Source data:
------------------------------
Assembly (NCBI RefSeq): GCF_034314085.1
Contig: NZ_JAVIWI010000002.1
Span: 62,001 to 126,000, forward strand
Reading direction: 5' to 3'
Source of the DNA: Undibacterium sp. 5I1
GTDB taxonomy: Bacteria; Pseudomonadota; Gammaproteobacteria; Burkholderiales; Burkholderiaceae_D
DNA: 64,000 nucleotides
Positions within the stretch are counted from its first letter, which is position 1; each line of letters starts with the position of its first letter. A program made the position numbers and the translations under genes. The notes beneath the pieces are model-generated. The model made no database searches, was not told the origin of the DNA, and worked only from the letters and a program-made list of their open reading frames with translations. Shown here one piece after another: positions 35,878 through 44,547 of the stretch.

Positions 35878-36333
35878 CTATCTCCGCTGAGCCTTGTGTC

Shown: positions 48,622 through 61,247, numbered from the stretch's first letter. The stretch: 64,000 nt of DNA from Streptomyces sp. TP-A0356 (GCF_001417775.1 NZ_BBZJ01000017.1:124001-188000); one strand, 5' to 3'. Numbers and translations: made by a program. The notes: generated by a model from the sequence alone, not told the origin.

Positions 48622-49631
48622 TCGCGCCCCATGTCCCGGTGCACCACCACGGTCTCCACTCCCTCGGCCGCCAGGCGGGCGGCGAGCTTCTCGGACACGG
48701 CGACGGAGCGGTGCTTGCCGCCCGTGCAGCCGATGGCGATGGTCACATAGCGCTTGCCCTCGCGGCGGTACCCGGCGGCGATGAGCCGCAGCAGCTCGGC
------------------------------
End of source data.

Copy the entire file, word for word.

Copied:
Assembly (NCBI RefSeq): GCF_034314085.1
Contig: NZ_JAVIWI010000002.1
Span: 62,001 to 126,000, forward strand
Reading direction: 5' to 3'
Source of the DNA: Undibacterium sp. 5I1
GTDB taxonomy: Bacteria; Pseudomonadota; Gammaproteobacteria; Burkholderiales; Burkholderiaceae_D
DNA: 64,000 nucleotides
Positions within the stretch are counted from its first letter, which is position 1; each line of letters starts with the position of its first letter. A program made the position numbers and the translations under genes. The notes beneath the pieces are model-generated. The model made no database searches, was not told the origin of the DNA, and worked only from the letters and a program-made list of their open reading frames with translations. Shown here one piece after another: positions 35,878 through 44,547 of the stretch.

Positions 35878-36333
35878 CTATCTCCGCTGAGCCTTGTGTC

Shown: positions 48,622 through 61,247, numbered from the stretch's first letter. The stretch: 64,000 nt of DNA from Streptomyces sp. TP-A0356 (GCF_001417775.1 NZ_BBZJ01000017.1:124001-188000); one strand, 5' to 3'. Numbers and translations: made by a program. The notes: generated by a model from the sequence alone, not told the origin.

Positions 48622-49631
48622 TCGCGCCCCATGTCCCGGTGCACCACCACGGTCTCCACTCCCTCGGCCGCCAGGCGGGCGGCGAGCTTCTCGGACACGG
48701 CGACGGAGCGGTGCTTGCCGCCCGTGCAGCCGATGGCGATGGTCACATAGCGCTTGCCCTCGCGGCGGTACCCGGCGGCGATGAGCCGCAGCAGCTCGGC